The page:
Working in Bar Harbor, Maine for the next ten years, Charles enjoyed the happiest time of his young life.  He was out of the ghetto, making a living, and not being judged for his background.  When a co-worker told him he looked like James Brown and asked if he could sing, Charles shyly said no at first, then admitted that he could.  They formed a small band and booked a show.  They only expected 30-40 people to attend, so when nearly 500 showed up, Charles was terrified.  Hearing the roaring crowd, though, something clicked, and the nervousness melted away.

When the rest of his band members were drafted and sent to Vietnam, Charles was alone again. For the next 20 years, Charles spent most of his time working as a cook and doing odd jobs, playing small shows when he could and always looking for a record deal.  When he was nearly 50, a fever put him in the hospital, and in an effort to treat it, the doctors gave Charles penicillin, to which he was allergic.  He was given little hope to live, but managed to pull through.

His passion of music remained a constant.  Charles had begun performing as Black Velvet, a James Brown tribute act which actually allowed him to earn a living as a performer.  It was at one of those shows where Charles was noticed by the co-owner of an independent soul and funk label.  The man could feel the raw energy and passion coming off Charles and befriended him.  He also made an introduction to a young musician on his label, who invited Charles to his band’s rehearsal.  There, the band jammed and Charles made up lyrics on the spot.  It was a revelation, because he had never really performed as himself, or been encouraged to search for his own song.

Charles Bradley waited a lifetime to tell his story, but in 2011, he got the chance.  His debut album was one of the most incredible success stories of the year, earning rapturous reviews, landing on Rolling Stone magazine's top 50 albums of 2011, and catapulting Charles to over a hundred performances in 17 countries on 3 continents, including television appearances on Jay Leno and Carson Daly.  Charles was also the subject of a highly-acclaimed film documentary about his struggles and lifelong dream of becoming a professional singer.  At the time of his debut album’s release, Charles was 62 years old.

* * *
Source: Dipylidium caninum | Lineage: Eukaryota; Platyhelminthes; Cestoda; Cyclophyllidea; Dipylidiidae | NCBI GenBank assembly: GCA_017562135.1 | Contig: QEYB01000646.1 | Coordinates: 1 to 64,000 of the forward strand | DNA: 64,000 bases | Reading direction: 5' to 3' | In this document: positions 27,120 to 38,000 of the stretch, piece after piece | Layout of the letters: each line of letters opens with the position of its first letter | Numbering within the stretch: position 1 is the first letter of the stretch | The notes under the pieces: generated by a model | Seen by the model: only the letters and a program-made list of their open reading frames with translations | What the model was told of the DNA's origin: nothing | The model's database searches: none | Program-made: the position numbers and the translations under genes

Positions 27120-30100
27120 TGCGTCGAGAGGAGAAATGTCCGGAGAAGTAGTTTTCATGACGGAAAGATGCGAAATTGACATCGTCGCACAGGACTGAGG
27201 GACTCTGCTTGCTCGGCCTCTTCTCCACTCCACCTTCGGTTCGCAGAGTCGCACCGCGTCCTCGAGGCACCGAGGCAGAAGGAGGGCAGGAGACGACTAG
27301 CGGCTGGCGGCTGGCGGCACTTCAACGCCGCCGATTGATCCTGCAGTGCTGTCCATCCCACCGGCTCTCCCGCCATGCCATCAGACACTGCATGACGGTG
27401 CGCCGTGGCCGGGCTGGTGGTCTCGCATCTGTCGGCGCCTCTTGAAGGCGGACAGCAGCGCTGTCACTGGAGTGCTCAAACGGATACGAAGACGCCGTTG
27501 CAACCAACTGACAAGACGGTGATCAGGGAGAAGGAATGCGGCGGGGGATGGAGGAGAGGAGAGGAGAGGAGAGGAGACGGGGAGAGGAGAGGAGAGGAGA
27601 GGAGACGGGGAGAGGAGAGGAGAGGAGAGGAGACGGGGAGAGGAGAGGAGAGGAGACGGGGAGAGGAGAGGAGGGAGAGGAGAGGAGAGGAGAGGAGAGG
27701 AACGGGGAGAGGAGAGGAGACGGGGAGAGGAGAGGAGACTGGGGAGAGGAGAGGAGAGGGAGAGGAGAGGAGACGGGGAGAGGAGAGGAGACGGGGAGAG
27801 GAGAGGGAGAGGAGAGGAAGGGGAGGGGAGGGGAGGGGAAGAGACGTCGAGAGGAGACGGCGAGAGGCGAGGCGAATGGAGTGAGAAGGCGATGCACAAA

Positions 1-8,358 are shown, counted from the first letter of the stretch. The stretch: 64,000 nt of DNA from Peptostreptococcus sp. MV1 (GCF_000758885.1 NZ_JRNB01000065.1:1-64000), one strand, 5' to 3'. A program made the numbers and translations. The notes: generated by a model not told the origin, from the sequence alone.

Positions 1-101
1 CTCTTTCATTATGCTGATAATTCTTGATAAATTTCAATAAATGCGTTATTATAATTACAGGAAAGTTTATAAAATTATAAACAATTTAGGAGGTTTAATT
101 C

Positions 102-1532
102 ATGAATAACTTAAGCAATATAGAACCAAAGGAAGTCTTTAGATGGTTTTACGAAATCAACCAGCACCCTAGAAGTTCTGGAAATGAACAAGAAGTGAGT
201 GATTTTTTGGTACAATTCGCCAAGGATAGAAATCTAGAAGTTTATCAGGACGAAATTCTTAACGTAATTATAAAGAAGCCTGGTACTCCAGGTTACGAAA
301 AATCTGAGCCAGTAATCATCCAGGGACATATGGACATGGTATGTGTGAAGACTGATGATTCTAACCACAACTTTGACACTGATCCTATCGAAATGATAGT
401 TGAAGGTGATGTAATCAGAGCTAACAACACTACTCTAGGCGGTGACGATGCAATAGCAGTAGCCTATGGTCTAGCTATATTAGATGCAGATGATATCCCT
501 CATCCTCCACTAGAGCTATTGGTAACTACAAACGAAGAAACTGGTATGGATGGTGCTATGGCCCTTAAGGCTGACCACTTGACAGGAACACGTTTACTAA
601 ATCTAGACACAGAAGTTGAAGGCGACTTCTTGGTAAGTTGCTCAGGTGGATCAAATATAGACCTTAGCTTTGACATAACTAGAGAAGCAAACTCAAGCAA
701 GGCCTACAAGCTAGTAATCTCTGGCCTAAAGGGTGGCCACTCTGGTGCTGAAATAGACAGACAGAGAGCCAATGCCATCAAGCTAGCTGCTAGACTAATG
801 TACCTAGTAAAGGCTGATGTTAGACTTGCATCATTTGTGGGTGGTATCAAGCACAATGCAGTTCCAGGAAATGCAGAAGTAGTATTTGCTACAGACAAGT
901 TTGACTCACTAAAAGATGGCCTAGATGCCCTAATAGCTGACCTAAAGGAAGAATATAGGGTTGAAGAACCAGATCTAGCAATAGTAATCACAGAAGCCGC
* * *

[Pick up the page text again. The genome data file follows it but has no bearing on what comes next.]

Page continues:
Throughout your life, people may tell you why your dreams are unlikely or impossible, and you may even begin believing it yourself.  But remember the story of Charles Bradley, who started singing before the Vietnam War and now, more than four decades later, is realizing the dream he held onto for so long.

We must never allow ourselves to stop dreaming, and have to remind ourselves that the true achievement isn’t just in the fulfillment of our dreams, but also in the journey itself and the person we become along the way.

Until next week...

Live Your Dreams!

Wednesday, April 9, 2014

The Pregnant Pause

“I need your advice, Mr. Shickler.  I just turned 17, and I’m being pressured to have a baby.  What should I do?”

There are times in life when we’re faced with difficult questions, and this was one of them.  I was in a state of shock.  Standing before me was Michelle, a high school senior and student in one of my weekly classes.  Michelle was a bright student and, frankly, I was stunned by her question.

At the end of class, Michelle had asked if she could talk with me.  When she asked her question, my initial response was, “What??  What are you talking about?!”  She looked at me and said it again:  “I’m being pressured to have a baby and don’t know what I’m supposed to do.”  I knew Michelle had a boyfriend in class named John.  He was another great student, and so I was really struggling with what she was saying.  I felt unqualified to even have the discussion, but I managed to say, “Michelle, I don’t get it.  John seems like such a nice guy.  Why would he be pressuring you to have a baby?”  “It isn’t John that’s pressuring me, Mr. Shickler.  It’s my mother.”  Silence.  Confusion.  More silence.

Michelle went on to explain that her family was on welfare, and her mother had recently sat her down to discuss the situation.  She’d said that when Michelle turned 18, the welfare checks would stop coming in, and her family counted on those checks to survive.  If Michelle had a baby before she turned 18, the checks would continue.  Michelle lived with her mother and grandmother at the time. There were no men in the house, and from what I gathered, neither her mother nor grandmother were ever married.  Michelle’s grandmother had gotten pregnant as a teenager, as had her mother, and now it was up to Michelle to do what was needed to take care of the family.

I was floored by this conversation.  All I could think of was to ask Michelle what she would do if it was completely up to her.  If she had a magic wand in her hand and could waive it to make her desires real, what would she wish for?  Michelle was silent and looked confused.  She told me that she wasn’t used to thinking that she had control of her decisions.  So I suggested that she imagine she did, and asked what she would do then.  Another few moments went by, and then Michelle said, “I wouldn’t get pregnant.  I would go to college, and that’s how I would make a difference for my family.”

Michelle did get pregnant, and she had a baby girl.  But it wasn’t when she was 17; it was after she graduated from college and was employed in a career of her choosing.  I met Michelle nearly 20 years ago, and today she is living proof that any cycle can be broken, even one rooted in poverty and seemingly limited life options.  While Michelle’s story may not be representative of a typical teenager, there are millions of teens worldwide who are trapped in the cycle of poverty that’s often perpetuated by early or unplanned pregnancy.  Fortunately, there is hope, especially since there’s an endless supply of free magic wands.